Friday, July 10, 2009
At the same time I picked up the Trolli Sour Brite Crawlers, I also got a smaller bag of Trolli Sour Brite Crawler Eggs.
While I knew what gummi worms were, I never had these before and wasn’t quite sure what they were.
They certainly look like jelly beans but the ingredients, with gelatin as a key component, read like gummis.
It turns out, after just opening the package and squishing one between my fingers that they’re jelly beans with gummi centers.
(I appreciated that the package on this one had a clear best by date - which the Brite Crawlers did not have.)
Like the Crawler worms, there are three color varieties here:
Red & Yellow = Cherry & Lemon - I loved the look of these when I bit them in half, it’s like tie-dyed candy. The color goes through and through, and the flavor is virtually identical to the worms, a mix of cherry and lemon but with the added texture of the sandy candy shell.
Blue & Pink = Raspberry & Strawberry - for some reason my blue & pink ones were remarkably larger than the two other varieties. Like the worms, I liked this variation best. The woodsy berry & cotton candy with a little tangy pop goes well with the grainy jelly bean coating.
Green & Orange = Lime & Orange - because I was eating these whole instead of biting one end or the other, the combination of flavors was much more important. Lime and orange make a great citrus combo, so I’d say this one works better than the worm version.
The attention to detail and the readily identifiable flavor combos made this a really distinctive candy. As far as jelly bean shaped gummis, I’m not sure anything could supplant the Meiji Gummy Chocos. They come in a close second though. They’re not really sour as advertised, but that aside, it’s a fun, easy to share candy ... perfect movie food.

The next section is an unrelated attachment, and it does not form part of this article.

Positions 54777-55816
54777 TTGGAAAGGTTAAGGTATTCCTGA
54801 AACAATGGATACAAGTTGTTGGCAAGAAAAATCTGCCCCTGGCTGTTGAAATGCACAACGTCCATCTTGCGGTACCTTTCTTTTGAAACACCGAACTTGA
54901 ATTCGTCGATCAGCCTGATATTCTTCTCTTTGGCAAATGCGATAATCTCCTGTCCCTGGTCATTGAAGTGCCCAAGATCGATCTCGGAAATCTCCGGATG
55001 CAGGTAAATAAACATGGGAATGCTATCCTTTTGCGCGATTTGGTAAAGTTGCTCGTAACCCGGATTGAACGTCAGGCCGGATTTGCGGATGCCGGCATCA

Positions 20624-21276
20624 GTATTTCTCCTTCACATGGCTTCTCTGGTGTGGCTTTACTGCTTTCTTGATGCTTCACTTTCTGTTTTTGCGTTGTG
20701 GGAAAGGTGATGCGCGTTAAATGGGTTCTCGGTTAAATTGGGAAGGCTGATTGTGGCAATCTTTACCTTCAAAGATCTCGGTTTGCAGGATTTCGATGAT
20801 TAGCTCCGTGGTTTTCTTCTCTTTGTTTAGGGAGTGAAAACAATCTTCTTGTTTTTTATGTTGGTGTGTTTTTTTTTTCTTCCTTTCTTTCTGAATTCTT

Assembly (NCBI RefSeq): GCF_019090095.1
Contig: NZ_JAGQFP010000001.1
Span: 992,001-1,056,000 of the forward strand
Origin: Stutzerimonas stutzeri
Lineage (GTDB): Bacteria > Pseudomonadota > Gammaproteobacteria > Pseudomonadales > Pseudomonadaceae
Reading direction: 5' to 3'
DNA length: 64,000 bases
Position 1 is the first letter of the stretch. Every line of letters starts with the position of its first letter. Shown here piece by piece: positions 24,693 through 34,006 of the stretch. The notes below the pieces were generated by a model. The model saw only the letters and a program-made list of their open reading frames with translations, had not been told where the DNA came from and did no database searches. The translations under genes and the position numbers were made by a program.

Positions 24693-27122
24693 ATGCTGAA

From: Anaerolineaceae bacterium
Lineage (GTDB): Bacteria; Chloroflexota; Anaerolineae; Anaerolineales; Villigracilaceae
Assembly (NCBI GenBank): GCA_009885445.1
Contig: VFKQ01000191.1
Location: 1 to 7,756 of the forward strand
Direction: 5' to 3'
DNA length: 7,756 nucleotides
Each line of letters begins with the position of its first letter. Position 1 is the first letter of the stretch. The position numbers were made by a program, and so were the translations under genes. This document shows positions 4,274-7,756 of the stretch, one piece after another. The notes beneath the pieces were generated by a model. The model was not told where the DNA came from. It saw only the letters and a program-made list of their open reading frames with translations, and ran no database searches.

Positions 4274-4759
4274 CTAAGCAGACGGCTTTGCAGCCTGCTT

Friday, April 10, 2009
I bought it because Hershey’s has tweaked their White Reese’s Peanut Butter products. They were once a real white chocolate coating with cocoa butter, but now they’re a hydrogenated tropical oil concoction.
So I was careful to read over the ingredients on the Russell Stover white chocolate: White Chocolate (sugar, cocoa butter, whole milk, soy lecithin, artificial flavor & salt), peanut butter (peanuts, hydrogenated vegetable oils, salt) sugar, partially hydrogenated vegetable oils, tapioca dextrin, dextrose and salt.
It’s a pretty sizable rabbit, though it’s also over-packaged. The box is 4.5 inches wide and 7.5 inches high but the bunny is only 3.25 inches at its widest and 5 inches at its tallest. The rabbit is inside the sealed box in a little plastic tray.
It weighs three ounces and this one cost me $1.50 which I didn’t find at all unreasonable.
Opening the box, it smells like Easter baskets - milky sweet and fake.
It’s a nicely molded Rabbit with good details. The proportion of white chocolate to peanut butter varies greatly, depending on where I bit into it. The edges and creases were loaded with more white chocolate and the domed portions were mostly peanut butter.
The white chocolate is sweet and surprisingly smooth. But it was oddly waxy, not in a bad way, just in a fake way, like it needed an authentic dose of real vanilla beans or something. The peanut butter center is the crumbly peanut butter with the slight grain to it. It’s salty and nutty, but also rather sweet, too. The effect of the product is that it burns my throat. I think I might like it with more peanut butter and less white chocolate, perhaps a version of the peanut butter egg?